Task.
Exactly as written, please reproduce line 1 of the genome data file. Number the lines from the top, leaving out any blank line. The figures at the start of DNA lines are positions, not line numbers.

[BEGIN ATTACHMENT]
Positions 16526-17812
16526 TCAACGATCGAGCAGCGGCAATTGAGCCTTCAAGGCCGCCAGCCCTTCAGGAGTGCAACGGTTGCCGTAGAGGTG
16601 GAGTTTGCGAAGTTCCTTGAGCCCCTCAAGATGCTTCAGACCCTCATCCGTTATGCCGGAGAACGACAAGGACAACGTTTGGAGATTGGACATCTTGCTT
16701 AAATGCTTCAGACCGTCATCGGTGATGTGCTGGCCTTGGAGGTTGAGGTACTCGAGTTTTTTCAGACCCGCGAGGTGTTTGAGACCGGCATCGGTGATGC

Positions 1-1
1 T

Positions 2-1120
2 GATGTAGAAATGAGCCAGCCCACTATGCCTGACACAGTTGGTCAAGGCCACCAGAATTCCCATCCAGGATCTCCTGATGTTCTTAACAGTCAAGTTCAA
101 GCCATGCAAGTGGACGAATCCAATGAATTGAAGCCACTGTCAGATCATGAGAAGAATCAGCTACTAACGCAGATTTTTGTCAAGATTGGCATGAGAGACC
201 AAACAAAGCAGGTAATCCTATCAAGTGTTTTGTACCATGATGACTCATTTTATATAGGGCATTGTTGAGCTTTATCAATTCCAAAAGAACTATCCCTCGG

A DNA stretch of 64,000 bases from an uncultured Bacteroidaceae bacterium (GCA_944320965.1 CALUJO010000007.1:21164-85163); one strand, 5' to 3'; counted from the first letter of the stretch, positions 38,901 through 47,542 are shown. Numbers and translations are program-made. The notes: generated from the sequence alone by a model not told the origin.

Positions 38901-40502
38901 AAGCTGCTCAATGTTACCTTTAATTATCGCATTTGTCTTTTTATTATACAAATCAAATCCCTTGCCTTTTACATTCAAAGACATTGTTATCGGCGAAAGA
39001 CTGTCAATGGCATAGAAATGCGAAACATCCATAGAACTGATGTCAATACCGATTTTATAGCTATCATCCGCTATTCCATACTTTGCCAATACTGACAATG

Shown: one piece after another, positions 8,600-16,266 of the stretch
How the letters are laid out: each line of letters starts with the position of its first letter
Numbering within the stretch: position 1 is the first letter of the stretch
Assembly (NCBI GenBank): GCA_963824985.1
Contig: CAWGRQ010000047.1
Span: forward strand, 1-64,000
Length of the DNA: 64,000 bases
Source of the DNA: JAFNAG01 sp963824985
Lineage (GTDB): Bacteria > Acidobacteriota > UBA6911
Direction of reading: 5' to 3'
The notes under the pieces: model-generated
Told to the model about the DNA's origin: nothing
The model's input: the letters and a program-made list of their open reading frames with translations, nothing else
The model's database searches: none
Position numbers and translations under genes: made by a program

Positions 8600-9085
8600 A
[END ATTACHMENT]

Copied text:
Positions 16526-17812